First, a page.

really struggled with taping, with utilizing CT
techniques.... (The other consultant) and myself
tried to discuss clients that we had seen with very
similar levels of functioning.... it was kind of gen-
eral community mental health depression, kind of
the multi-disordered. And then also some people
with psychotic disorders.... I do not see that pop-
ulation being any different from the other agen-
However, a clinician at that agency expressed a very dif-
tants], [who] really never gave ample time or conversation to
my population and that might be because they never had any
experience in it.” At another agency where fewer clinicians
as applicable to a variety of presenting problems and felt that
consultants were not open to their efforts to discuss the
limitations of CT.
Interviews with three of the consultants and two train-
ing program administrators suggested that the strategy of
teaching CT basics as applied to depression and suicide may
have generated some impatience among clinicians. Many
expressed interest in guidance on addressing issues that
they perceived to be more difficult to address in treatment,
such as psychosis, Axis II diagnoses, and active substance
dependence. A consultant described this concern at an
agency that offered specialized services.
Consultant: Although they really were open and
interested and invested in learning, I think they
struggled with the fit and they were sort of assured
we will think about how to apply it to this very
challenging population.” But they struggled I
think with that, to the extent that the training
program rethought that approach to some degree.
Reactions to CT Structure during Training. Despite previ-
ously documented concerns within the system about the
potential for CT to be rigid , most clinicians did not
express strong concerns about its structure. One clinician
found that the training disabused her of stereotypes in this
domain: “... it’s really supportive, and it’s pretty flexible, so
I think the training was good to break that stereotype that
CT is going to be very structured and rigid [without] a lot of
room for other opportunities to connect with people.” Some
one indicating on the program evaluation survey, “Agenda
setting has helped me organize the sessions and helped my
which is very efficient and respectful.” Additionally, some
noted the positive impact of using the CT structure on with
clients who presented as disorganized or “scattered.”
Some negative reactions to CT structure were described,
however, particularly at agencies where fewer clinicians
feedback to clinicians who demonstrated ongoing discom-
fort with the structure of CT. A consultant explained that
structuring sessions was challenging for some clinicians.
Clinician: I do not think that she was as com-
fortable with the structure or with delivering the
therapy. It took a fair amount of work to get her to
really start delivering the intervention with the
sell for her to implement it.
Without the structure in place, consultants stated that
6 Depression Research and Treatment
were delivered sporadically or unsystematically. Consultants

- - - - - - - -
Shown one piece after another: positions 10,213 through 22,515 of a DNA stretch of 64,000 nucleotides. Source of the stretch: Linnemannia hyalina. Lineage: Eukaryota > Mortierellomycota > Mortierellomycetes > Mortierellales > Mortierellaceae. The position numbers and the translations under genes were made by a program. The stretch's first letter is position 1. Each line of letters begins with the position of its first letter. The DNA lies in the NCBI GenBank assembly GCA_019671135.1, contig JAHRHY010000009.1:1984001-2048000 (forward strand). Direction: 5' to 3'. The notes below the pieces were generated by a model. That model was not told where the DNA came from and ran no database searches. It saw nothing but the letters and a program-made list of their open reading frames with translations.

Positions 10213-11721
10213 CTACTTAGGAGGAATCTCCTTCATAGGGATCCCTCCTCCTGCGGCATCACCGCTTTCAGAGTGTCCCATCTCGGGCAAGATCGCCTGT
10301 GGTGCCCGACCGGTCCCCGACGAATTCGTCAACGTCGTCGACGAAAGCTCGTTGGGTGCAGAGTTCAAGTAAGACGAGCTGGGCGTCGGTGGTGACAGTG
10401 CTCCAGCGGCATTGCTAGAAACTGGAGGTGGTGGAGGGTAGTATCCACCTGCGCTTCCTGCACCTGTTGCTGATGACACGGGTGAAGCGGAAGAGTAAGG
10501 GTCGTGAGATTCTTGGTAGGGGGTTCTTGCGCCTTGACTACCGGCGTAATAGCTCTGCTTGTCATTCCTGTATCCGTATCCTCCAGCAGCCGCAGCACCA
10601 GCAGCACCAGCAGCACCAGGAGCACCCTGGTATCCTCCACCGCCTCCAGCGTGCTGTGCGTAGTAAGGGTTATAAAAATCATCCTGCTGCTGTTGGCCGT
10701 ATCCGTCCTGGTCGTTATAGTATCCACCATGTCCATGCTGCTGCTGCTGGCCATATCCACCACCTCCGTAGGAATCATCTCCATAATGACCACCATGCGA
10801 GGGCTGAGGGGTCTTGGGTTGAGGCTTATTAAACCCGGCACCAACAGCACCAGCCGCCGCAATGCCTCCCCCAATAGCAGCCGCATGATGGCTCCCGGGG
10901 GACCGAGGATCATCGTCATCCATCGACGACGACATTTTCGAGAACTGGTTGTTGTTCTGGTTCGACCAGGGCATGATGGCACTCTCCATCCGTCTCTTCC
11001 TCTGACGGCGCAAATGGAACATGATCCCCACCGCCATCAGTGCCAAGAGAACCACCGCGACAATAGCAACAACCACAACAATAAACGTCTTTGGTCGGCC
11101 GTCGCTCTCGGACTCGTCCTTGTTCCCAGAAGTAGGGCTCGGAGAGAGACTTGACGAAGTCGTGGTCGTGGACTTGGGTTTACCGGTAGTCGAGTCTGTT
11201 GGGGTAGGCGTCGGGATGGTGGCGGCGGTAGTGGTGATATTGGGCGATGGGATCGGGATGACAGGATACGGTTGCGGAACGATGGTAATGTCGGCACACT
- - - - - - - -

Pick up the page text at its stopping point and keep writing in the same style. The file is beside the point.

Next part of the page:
described efforts to balance this feedback regarding structure
with their ongoing efforts to simultaneously emphasize case
Consultant: I did not want anything that I did to
turn them off to [CT] so I tried to hear out their
concerns.... but then [it was also important to]
make sure that they got what they needed to really
be able to deliver the treatment....
However, at the two agencies with lower pass rates, clini-
cians expressed concern that training overemphasized the
structure of CT, to the detriment of patient-centeredness; as
one clinician concluded, “it seemed that the structure was
more important than helping the client.”
CT structure was initially perceived by some clinicians
who ultimately passed to be intimidating or challenging to
Clinicians: I think when I started the training I
was kind of afraid of all of it because... it was so
much for me... in terms of me thinking about the
structure and knowing where I was, and pacing,
and summarizing, and mood check. But now that
I do it fairly regularly, I think it’s okay.
Perhaps due to the perception that the CT structure was
challenging to implement, some clinicians who maintained
structured sessions during the training indicated that they
“loosened up” the structure soon after they completed
Clinician: When I would have a consultation
no one’s going to be supervising me—listening,
and so forth—I do not feel that pressure. I feel like
I can relax a little more. And relaxed to me means
it’s okay if I do not hit all the points.
3.3.2. Contextual Factors
Administration and Supervisor Involvement. Although the
training model included initial and periodic meetings with
agency administration and supervisors to assess needs,
obtain feedback, and discuss progress, clinicians and con-
sultants perceived varying levels of day-to-day involvement
and enthusiasm. For example, at an agency at which most
clinicians passed, a consultant noted the following.
and excited, and the head of the agency was
very involved in preliminary meetings and was
definitely present. She went to all of the check-
in meetings and then they put a fairly high level
administrator and supervisor in the training... so
that [they] could support CT within the agency.
In contrast, at an agency at which fewer clinicians
passed, a consultant noted, “we were concerned about how